At least in my case, the door is 98% of the time closed and therefore power consumption is less during close phase.

    // Enable debug prints to serial monitor
    #define MY_DEBUG
    // Enable and select radio type attached
    #define MY_RADIO_NRF24
    //#define MY_RADIO_RFM69
    #include <SPI.h>
    #include <MySensors.h>
    //#include <Bounce2.h>
    #include <Vcc.h>
    #define CHILD_ID 3
    #define BUTTON_PIN  3  // Arduino Digital I/O pin for button/reed switch
    //Bounce debouncer = Bounce();
    int oldValue = -1;
    float oldVolts = 0;
    const float VccExpected   = 3.00;
    const float VccCorrection = 3.0 / 3.0; // Measured Vcc by multimeter divided by reported Vcc
    Vcc vcc(VccCorrection);
    static int oldBatteryPcnt = 0;
    // Change to V_LIGHT if you use S_LIGHT in presentation below
    MyMessage msg(CHILD_ID, V_TRIPPED);
    void setup()
      // Setup the button
      pinMode(BUTTON_PIN, INPUT);
      // Activate internal pull-up
      digitalWrite(BUTTON_PIN, HIGH);
      // After setting up the button, setup debouncer
    //  debouncer.attach(BUTTON_PIN);
    //  debouncer.interval(5);
    void presentation() {
      // Register binary input sensor to gw (they will be created as child devices)
      // You can use S_DOOR, S_MOTION or S_LIGHT here depending on your usage.
      // If S_LIGHT is used, remember to update variable type you send in. See "msg" above.
      present(CHILD_ID, S_DOOR);
    //  Check if digital input has changed and send in new value
    void loop()
    //  debouncer.update();
      // Get the update value
      // int value = debouncer.read();
      int value = digitalRead(BUTTON_PIN);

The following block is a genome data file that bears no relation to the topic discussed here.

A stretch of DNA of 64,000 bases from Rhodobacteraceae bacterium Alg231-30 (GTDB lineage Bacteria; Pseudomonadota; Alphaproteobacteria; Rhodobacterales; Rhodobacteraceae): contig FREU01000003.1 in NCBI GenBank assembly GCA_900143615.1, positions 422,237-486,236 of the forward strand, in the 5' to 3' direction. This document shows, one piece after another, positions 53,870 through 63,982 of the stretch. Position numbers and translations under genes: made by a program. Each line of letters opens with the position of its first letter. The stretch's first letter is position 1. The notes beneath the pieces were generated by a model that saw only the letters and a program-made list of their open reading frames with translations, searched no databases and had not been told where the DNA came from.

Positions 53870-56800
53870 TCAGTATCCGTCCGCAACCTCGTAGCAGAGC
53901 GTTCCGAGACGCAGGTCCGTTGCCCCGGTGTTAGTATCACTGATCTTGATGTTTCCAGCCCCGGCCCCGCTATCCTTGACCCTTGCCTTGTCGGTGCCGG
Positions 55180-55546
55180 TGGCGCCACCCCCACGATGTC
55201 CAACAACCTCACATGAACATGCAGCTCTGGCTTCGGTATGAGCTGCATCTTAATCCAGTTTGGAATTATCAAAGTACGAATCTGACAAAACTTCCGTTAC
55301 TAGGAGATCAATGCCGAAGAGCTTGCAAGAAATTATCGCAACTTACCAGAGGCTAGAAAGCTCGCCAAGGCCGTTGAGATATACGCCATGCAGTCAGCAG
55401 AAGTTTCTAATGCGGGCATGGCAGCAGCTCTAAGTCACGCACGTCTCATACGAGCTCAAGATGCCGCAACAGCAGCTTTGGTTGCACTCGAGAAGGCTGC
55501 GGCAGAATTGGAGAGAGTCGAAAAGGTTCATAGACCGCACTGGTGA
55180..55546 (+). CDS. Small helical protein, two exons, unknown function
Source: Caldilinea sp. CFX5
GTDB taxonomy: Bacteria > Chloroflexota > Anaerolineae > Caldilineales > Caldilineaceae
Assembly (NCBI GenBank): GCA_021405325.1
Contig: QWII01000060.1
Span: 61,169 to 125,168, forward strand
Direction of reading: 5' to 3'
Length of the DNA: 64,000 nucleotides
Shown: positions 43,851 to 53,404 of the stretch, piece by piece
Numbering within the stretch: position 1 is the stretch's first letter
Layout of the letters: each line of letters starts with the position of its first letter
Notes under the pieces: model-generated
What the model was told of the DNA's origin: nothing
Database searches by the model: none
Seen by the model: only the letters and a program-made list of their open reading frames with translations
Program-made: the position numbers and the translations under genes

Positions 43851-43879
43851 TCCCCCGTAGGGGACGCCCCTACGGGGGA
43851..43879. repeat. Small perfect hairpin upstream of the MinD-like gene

if (value != oldValue) {
        // Send in the new value
        send(msg.set(value == HIGH ? 1 : 0));
        oldValue = value;
      int batteryPcnt = (int)vcc.Read_Perc(VccExpected);
      float volts = (float)vcc.Read_Volts();
      int myPerc = volts * 100 / VccExpected;
      Serial.print("Battery percent: ");
      Serial.println(" %");
      Serial.print("Volts: ");
      Serial.println(" V");
      if (oldBatteryPcnt != myPerc)
        oldBatteryPcnt = myPerc;
      sleep(1, CHANGE, 0);

  • @user2684
    it was not so much figuring out the 433 signal/transport, the hardware just did not capture the close phase of the switch. I guess this is due to the issue I explained in the other reply regarding power consumption and they just cut that off somehow in order to make the batteries last longer. But thanks a lot for the link, will check this out

  • Contest Winner

    Oh you're right, also the "Magnetic Door Switch Sensor" from the example https://www.mysensors.org/build/binary is normally closed. I read somewhere a high value resistor can help in limiting the current flow in these situations but never tried myself

  • If you need a signal both if the window was closed and opened you can buy this sensor:
    It is based on a 1527 Chip.
    Open the rear cover and connect these pins with a solder point:
    0_1490295555056_433MHz Reed Sensor small.jpg